Sheriff's deputies can hold elected office, court rules

Michael W. Hoskins
January 1, 2007
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A sheriff's deputy has the right to hold an elected position and in doing so isn't violating state law against holding dual, lucrative offices, the Indiana Court of Appeals ruled today.

In Walter Thompson v. Mark Hays, 72A01-0607-CV-294, the court upheld a Scott County ruling last year dismissing a claim filed by local resident Walter Thompson, who filed a complaint against Mark Hays following the November 2002 general election. Thompson accused Hays of holding the dual offices and sought an order to remove him as a deputy sheriff and reimburse the county for pay he'd accepted since taking the elected commissioner's job.

The claim arose in March 2006, just before a primary election in which Hays was a candidate for re-election as a commissioner, according to a footnote in the court ruling. The trial court dismissed the complaint for failure to state a claim.

Appellate judges wrote that the decision today is consistent with existing caselaw and legislative intent, though they acknowledged the Indiana Attorney General once reached an opposite conclusion in 1962, which predated the statutes and court opinions.

The court has held previously that city police officers and deputy town marshals are employees, rather than "public officers." It also refers to Indiana Code Section 36-8-10-11c(1), which provides that a county police officer may "be a candidate for elective office and serve in that office if elected."

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  1. If a class action suit or other manner of retribution is possible, count me in. I have email and voicemail from the man. He colluded with opposing counsel, I am certain. My case was damaged so severely it nearly lost me everything and I am still paying dearly.

  2. There's probably a lot of blame that can be cast around for Indiana Tech's abysmal bar passage rate this last February. The folks who decided that Indiana, a state with roughly 16,000 to 18,000 attorneys, needs a fifth law school need to question the motives that drove their support of this project. Others, who have been "strong supporters" of the law school, should likewise ask themselves why they believe this institution should be supported. Is it because it fills some real need in the state? Or is it, instead, nothing more than a resume builder for those who teach there part-time? And others who make excuses for the students' poor performance, especially those who offer nothing more than conspiracy theories to back up their claims--who are they helping? What evidence do they have to support their posturing? Ultimately, though, like most everything in life, whether one succeeds or fails is entirely within one's own hands. At least one student from Indiana Tech proved this when he/she took and passed the February bar. A second Indiana Tech student proved this when they took the bar in another state and passed. As for the remaining 9 who took the bar and didn't pass (apparently, one of the students successfully appealed his/her original score), it's now up to them (and nobody else) to ensure that they pass on their second attempt. These folks should feel no shame; many currently successful practicing attorneys failed the bar exam on their first try. These same attorneys picked themselves up, dusted themselves off, and got back to the rigorous study needed to ensure they would pass on their second go 'round. This is what the Indiana Tech students who didn't pass the first time need to do. Of course, none of this answers such questions as whether Indiana Tech should be accredited by the ABA, whether the school should keep its doors open, or, most importantly, whether it should have even opened its doors in the first place. Those who promoted the idea of a fifth law school in Indiana need to do a lot of soul-searching regarding their decisions. These same people should never be allowed, again, to have a say about the future of legal education in this state or anywhere else. Indiana already has four law schools. That's probably one more than it really needs. But it's more than enough.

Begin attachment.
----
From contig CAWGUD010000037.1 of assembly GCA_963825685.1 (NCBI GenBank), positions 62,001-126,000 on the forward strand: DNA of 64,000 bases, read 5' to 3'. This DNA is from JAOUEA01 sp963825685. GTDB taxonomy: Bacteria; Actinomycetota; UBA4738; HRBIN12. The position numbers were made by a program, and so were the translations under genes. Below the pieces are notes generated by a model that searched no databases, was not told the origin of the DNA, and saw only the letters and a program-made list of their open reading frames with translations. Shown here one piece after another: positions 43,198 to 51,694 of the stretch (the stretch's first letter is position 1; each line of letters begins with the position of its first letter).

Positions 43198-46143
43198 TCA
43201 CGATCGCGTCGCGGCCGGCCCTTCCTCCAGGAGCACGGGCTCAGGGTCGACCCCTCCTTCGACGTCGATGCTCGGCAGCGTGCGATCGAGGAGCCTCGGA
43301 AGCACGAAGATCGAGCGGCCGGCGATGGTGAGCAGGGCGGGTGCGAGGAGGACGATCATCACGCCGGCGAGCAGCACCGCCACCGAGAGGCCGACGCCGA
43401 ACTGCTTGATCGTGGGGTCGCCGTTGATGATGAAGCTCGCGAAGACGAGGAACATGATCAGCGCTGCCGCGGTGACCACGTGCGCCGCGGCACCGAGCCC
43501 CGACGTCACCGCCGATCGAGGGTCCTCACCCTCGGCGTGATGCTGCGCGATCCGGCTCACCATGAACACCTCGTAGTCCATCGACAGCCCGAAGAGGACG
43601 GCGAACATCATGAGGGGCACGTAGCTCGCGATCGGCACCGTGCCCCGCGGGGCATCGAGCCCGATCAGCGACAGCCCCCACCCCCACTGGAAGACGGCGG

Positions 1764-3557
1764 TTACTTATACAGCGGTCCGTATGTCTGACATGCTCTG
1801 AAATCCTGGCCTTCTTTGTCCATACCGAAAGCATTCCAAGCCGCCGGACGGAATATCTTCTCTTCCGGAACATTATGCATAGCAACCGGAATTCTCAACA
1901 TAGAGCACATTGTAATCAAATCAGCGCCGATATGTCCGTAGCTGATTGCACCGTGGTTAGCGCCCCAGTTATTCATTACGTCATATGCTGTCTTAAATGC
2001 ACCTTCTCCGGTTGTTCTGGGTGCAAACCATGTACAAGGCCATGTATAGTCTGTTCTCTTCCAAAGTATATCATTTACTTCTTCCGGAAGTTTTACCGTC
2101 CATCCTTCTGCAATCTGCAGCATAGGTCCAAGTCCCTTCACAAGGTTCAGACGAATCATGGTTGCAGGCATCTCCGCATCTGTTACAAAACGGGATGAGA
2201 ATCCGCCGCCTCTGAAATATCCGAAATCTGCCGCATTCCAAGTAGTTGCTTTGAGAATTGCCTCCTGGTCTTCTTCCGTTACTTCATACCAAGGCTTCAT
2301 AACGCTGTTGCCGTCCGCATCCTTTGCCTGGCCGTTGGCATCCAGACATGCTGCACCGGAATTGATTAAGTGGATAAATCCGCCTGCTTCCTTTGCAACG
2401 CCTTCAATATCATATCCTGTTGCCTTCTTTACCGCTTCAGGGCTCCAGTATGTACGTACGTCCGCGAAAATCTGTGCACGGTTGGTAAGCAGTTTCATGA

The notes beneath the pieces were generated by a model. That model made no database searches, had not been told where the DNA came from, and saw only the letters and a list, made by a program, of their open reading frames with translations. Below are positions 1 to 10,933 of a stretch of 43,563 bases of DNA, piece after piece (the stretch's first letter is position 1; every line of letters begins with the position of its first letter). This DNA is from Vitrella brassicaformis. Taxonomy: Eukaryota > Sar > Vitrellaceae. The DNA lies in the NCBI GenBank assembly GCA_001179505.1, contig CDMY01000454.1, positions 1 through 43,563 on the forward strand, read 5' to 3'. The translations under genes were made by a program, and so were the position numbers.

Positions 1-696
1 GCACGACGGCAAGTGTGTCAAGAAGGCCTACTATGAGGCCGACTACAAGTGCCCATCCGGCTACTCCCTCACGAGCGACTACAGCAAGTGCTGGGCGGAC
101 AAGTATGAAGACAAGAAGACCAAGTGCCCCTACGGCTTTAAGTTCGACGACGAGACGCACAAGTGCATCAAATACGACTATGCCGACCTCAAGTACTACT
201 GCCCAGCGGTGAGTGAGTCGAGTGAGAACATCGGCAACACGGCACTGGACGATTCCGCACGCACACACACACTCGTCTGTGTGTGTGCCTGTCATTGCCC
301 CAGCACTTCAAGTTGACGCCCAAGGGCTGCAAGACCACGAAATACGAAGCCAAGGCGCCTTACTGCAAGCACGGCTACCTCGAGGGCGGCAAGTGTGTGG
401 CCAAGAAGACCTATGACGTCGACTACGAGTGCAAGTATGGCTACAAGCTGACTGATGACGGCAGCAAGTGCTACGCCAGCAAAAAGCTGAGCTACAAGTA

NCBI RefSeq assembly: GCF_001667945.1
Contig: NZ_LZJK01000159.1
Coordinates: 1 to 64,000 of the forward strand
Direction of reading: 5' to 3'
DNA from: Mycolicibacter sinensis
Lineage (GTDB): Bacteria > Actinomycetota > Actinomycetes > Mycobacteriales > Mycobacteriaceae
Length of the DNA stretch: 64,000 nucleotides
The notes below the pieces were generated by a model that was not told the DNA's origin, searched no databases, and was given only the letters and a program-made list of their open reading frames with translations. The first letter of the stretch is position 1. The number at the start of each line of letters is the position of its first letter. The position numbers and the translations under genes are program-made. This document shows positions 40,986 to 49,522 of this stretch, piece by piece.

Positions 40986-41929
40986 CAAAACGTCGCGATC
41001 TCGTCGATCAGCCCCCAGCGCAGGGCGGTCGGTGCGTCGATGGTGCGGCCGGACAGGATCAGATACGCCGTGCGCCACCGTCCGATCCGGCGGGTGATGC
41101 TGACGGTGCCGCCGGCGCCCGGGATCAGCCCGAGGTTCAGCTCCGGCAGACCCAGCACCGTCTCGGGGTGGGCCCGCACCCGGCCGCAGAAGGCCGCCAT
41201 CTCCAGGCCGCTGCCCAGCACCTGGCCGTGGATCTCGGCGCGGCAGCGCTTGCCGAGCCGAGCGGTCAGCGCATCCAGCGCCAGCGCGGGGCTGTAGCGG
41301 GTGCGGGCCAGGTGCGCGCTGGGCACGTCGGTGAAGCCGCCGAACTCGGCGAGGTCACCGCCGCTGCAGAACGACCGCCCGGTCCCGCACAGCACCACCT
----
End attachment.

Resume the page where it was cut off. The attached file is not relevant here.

3. This man Steve Hubbard goes on any online post or forum he can find and tries to push his company. He said court reporters would be obsolete a few years ago, yet here we are. How does he have time to search out every single post about court reporters and even spy in private court reporting forums if his company is so successful???? Dude, get a life. And back to what this post was about, I agree that some national firms cause a huge problem.

  4. rensselaer imdiana is doing same thing to children from the judge to attorney and dfs staff they need to be investigated as well

  5. Sex offenders are victims twice, once when they are molested as kids, and again when they repeat the behavior, you never see money spent on helping them do you. That's why this circle continues